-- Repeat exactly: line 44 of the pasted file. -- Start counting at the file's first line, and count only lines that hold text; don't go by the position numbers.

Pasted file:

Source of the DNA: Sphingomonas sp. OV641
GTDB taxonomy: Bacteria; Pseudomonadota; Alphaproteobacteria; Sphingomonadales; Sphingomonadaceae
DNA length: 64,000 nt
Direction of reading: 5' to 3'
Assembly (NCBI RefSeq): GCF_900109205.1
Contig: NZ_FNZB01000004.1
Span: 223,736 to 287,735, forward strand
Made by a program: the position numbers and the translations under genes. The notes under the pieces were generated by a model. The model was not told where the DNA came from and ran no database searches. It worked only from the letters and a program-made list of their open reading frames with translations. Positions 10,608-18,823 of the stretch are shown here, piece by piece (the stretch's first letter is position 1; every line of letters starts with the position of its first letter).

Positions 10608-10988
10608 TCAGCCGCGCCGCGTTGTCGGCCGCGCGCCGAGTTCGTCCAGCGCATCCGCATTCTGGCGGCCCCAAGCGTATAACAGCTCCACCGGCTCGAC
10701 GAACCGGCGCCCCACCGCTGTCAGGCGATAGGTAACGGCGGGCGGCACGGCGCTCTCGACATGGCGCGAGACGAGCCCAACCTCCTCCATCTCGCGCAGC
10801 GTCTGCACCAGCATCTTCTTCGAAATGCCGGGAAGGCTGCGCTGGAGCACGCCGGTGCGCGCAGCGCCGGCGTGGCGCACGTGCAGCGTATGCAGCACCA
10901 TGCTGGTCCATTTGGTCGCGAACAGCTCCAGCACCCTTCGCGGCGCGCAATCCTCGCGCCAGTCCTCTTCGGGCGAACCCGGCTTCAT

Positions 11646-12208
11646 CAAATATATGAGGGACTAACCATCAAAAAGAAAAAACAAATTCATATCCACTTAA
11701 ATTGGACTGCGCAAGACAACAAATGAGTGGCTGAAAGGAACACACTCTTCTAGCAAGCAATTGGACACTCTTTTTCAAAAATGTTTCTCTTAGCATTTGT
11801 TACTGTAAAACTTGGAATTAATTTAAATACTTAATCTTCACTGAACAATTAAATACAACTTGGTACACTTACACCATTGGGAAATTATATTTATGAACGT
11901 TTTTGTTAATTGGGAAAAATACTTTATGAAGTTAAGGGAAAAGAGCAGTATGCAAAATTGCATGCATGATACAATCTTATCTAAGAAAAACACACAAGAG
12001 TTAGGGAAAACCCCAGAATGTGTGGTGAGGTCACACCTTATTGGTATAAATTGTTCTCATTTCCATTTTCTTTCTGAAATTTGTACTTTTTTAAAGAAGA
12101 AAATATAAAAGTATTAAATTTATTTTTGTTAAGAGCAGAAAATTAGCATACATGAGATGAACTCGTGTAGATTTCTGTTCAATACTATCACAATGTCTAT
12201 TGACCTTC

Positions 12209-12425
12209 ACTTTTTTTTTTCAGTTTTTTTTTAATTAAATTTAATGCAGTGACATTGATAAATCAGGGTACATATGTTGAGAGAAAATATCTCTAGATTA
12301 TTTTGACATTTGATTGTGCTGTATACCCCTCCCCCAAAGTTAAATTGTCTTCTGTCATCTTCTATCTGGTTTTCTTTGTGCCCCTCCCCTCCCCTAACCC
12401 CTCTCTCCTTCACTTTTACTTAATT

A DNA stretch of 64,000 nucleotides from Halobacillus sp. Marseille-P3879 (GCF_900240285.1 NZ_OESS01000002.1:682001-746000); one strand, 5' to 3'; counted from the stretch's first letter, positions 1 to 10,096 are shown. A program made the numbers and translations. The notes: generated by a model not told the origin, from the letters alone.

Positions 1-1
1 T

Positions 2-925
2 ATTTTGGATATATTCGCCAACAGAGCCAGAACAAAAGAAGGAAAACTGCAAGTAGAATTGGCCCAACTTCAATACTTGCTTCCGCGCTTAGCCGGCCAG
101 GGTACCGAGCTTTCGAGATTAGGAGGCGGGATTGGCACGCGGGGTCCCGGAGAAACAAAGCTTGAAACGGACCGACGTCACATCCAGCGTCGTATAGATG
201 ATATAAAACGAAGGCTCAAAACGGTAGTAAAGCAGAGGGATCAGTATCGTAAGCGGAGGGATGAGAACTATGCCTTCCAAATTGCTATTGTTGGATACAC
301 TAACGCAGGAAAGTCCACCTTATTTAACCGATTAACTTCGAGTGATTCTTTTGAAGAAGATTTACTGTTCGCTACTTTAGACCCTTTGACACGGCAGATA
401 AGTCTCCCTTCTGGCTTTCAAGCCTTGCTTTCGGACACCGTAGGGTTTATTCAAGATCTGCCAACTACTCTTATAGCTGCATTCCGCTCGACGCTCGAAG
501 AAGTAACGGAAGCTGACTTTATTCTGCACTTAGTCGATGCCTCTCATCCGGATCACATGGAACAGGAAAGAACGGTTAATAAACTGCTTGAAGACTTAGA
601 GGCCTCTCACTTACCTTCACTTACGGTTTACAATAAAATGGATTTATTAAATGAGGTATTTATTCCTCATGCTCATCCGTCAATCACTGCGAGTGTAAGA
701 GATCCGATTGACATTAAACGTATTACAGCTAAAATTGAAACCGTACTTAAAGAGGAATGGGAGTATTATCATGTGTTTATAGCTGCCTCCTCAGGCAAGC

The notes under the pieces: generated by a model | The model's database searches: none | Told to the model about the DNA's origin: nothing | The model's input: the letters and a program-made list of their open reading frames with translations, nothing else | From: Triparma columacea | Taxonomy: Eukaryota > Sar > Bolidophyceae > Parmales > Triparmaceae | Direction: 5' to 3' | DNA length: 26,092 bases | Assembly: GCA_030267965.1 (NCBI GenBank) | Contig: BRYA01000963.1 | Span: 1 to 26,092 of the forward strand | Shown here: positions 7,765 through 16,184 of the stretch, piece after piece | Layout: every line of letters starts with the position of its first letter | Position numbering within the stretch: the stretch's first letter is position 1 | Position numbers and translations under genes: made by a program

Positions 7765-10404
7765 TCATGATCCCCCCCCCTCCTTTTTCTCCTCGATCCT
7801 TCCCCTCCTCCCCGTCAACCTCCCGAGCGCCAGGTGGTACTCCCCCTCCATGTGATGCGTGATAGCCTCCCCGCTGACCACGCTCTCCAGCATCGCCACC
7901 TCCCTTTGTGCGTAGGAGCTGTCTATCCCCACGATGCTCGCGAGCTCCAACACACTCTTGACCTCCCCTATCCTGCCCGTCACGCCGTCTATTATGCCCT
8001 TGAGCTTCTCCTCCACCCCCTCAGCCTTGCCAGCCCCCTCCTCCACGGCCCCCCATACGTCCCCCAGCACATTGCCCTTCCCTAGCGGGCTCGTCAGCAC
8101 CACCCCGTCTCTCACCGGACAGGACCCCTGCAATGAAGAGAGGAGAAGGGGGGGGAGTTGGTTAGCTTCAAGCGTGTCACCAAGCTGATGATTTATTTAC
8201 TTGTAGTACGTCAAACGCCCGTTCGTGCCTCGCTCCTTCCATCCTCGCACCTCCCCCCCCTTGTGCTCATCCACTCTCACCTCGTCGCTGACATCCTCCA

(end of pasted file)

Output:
8101 CACCCCGTCTCTCACCGGACAGGACCCCTGCAATGAAGAGAGGAGAAGGGGGGGGAGTTGGTTAGCTTCAAGCGTGTCACCAAGCTGATGATTTATTTAC